Many people in our society are involved in states of distraction all day long. Google says we check our cell phone on average 125 times a day. We spend hours watching television. We spend a lot of time chatting with friends. There’s nothing with that—all of these things can have wholesome aspects to them and can make for a rich and interesting life, but for many of us, they keep us from really noticing what’s happening in our minds and in our hearts in each moment. They help to insulate us from the hundreds of micro-traumas that most of us experience just going through the day. The little disappointments, the “I wonder what she meant by that,” the “I didn’t do that as skillfully as I would have,” or “I haven’t quite achieved what I wanted in my life.” Endless, endless reflections, each of which has a bit of pain in it and each of which we want to distract ourselves from with various forms of entertainment and engagement. When people start taking up these practices, all of the pain of those micro-traumas start to come into awareness, and they can indeed be unsettling. Of course they also offer the opportunity to integrate all of that, which is a wonderful potential. So I think we have to be very judicious about it.

My main criteria for whether to actually teach mindfulness practice in a session are twofold; one is, what’s the person’s cultural background and how weird are they going to think it is to choose an object of attention and bring attention to that and return to that object when the mind wanders? Because for some people, it’s like, “forget it, man, that’s not me.”
DK: Yeah, on of the clients in the video, Julia, is a bit like that.
RS: For folks like that, I’m going to be very judicious about it, but one can bring mindfulness into psychotherapy in many, many ways that don’t involve teaching meditation. I already spoke about the shift in our attitude and our capacity for presence as psychotherapists that occurs, as well as the shifts in our models for psychopathology and for what might help people out of psychopathology that might come from our own practice.

Let’s say we’re sitting with somebody and it’s clear that some feeling got triggered. The conventional way to respond to that in therapy is, “What are you feeling now?” A slightly different way to ask the question might be, “what did you notice happening in the body and the mind right now?” That little shift in phrasing starts to shift the conversation from the normal narrative about “my life starring me,” to an observational stance—to what the CBT folks would call “metacognitive awareness,” or what the analysts would call “observing ego.”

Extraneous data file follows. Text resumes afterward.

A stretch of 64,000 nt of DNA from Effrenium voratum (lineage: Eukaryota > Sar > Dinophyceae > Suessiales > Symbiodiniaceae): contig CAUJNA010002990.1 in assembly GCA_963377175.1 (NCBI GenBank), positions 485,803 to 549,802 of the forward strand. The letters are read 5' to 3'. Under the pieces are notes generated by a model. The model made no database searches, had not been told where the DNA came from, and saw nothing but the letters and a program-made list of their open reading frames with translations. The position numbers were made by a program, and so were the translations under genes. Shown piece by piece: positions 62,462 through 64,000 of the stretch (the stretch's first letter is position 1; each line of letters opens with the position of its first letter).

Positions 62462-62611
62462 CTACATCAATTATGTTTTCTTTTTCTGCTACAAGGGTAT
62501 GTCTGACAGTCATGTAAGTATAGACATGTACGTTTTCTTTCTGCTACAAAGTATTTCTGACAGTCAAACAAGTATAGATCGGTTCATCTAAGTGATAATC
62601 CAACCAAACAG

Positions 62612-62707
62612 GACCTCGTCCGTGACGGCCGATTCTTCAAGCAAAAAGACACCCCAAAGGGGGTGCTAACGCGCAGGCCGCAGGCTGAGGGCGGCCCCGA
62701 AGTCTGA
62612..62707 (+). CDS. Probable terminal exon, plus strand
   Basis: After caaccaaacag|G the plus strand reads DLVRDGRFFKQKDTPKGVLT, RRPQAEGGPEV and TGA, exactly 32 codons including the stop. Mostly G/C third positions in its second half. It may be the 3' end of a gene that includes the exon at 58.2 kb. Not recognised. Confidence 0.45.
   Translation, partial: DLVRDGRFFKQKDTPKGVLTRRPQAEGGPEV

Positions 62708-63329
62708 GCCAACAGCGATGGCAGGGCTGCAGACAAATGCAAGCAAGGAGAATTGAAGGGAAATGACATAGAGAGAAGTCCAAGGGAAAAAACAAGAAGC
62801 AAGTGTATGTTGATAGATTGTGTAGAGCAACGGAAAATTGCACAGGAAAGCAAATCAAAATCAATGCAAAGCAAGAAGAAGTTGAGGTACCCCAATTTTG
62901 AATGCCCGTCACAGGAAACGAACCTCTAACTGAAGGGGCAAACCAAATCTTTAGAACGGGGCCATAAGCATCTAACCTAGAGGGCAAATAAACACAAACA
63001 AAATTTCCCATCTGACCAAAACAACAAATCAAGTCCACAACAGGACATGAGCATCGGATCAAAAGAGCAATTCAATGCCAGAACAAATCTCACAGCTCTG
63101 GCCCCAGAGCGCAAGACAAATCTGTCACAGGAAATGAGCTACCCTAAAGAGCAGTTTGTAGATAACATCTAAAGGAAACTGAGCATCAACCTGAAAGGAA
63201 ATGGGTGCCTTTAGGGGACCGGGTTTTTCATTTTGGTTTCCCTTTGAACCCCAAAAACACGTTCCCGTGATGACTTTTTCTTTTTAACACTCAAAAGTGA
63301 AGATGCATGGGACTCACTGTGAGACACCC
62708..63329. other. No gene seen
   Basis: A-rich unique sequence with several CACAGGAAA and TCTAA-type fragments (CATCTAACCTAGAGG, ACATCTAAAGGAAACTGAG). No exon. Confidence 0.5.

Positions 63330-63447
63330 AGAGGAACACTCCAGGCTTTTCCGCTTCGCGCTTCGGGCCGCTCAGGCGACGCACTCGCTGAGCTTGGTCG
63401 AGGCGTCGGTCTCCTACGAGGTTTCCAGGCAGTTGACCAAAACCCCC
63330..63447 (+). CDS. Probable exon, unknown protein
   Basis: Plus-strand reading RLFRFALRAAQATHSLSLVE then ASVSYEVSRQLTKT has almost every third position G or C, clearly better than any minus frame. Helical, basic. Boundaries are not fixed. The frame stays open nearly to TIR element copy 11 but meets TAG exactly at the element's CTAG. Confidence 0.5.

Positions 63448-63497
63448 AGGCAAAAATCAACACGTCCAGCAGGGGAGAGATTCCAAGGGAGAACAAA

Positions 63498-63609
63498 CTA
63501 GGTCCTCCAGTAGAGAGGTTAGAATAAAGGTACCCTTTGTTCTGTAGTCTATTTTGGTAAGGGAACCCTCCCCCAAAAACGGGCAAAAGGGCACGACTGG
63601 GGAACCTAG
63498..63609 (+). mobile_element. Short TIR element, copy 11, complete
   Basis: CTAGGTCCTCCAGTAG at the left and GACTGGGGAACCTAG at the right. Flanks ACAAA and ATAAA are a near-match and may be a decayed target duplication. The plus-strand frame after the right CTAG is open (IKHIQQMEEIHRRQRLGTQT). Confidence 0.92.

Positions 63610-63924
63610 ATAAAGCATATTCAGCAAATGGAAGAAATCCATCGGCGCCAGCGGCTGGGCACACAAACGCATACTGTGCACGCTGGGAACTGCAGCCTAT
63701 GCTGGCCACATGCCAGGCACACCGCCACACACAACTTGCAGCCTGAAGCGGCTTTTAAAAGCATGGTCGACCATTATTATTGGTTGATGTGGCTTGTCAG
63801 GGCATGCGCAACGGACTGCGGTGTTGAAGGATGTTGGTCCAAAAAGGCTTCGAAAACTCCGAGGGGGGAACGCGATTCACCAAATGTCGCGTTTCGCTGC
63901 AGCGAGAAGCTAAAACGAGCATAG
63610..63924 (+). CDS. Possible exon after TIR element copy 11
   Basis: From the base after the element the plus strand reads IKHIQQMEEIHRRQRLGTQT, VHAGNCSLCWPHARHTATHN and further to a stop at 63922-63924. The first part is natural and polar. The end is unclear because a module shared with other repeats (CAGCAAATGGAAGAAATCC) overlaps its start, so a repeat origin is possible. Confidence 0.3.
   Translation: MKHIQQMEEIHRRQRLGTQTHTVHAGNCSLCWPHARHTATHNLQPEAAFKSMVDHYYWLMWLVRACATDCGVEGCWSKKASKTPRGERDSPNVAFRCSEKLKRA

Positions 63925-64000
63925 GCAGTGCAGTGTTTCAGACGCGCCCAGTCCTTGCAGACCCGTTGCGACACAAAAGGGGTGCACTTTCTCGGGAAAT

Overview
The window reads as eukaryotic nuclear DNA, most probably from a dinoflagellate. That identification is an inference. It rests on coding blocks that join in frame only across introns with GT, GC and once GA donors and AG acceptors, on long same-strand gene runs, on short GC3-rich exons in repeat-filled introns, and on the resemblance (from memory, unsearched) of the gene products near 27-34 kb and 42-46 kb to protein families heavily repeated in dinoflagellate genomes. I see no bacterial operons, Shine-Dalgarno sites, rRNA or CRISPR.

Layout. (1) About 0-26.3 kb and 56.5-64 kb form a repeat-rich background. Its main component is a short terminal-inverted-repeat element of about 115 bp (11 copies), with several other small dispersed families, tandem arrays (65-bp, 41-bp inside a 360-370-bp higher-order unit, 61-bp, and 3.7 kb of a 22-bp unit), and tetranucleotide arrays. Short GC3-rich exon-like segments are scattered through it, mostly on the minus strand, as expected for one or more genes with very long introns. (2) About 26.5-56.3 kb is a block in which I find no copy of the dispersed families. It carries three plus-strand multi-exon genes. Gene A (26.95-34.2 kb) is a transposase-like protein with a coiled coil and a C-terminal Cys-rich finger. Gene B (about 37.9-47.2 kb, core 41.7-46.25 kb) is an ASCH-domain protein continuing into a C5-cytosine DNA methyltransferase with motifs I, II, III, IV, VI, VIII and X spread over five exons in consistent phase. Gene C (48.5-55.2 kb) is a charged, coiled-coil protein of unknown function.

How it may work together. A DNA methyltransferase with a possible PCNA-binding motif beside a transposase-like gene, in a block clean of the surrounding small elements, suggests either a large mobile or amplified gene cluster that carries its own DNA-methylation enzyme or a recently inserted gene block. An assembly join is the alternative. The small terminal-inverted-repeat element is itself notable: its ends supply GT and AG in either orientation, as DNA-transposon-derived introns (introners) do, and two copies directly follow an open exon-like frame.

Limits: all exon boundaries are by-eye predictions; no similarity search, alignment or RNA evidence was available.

To begin to watch and to identify a little bit with awareness itself, rather than the contents of the process. Of course it might be skillful or it might be unskillful in any given moment. For one person at one moment, what they need is to feel your empathic connection to them and saying, “What were you feeling at that moment?” might feel more empathically connected. But for somebody else, they might need to develop some of this observing ego or metacognitive awareness, and if we’re phrasing it in a slightly more objective way, it might serve that purpose. That begins to develop a little bit of mindfulness, even though we’re not doing anything that looks like meditation.

The second criterion I use is, “What’s their capacity to be with their experience?” If they have very little capacity to be with their experience, I want to start with very small doses and very non-threatening contents. If they have more capacity to be with their experience, we can dive into larger doses and get at whatever arises in consciousness right now. It really depends on the person.
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Lighten Up

DK: You mentioned CBT and metacognition and it seems like a lot of what’s happening in mindfulness interventions is “noticing.” In CBT, I tend to think of it more as not just noticing, but blocking or counteracting thoughts. Is there also a methodology within mindfulness training where you’re being more directive with the material that comes up in the brain, or is that off limits?
RS: That’s a very interesting question. Let me correct one thing. There’s noticing, and there’s also feeling in a wholehearted way. I think one mistake people make is they assume that this is a very cognitive kind of endeavor and that’s only one part of it. The other part is really opening to what’s happening on a heart level, in terms of really feeling feelings, as well as noticing what’s happening in the interpersonal field and our relationships and connecting in an alive and juicy way to experience. So I just want to mention that first.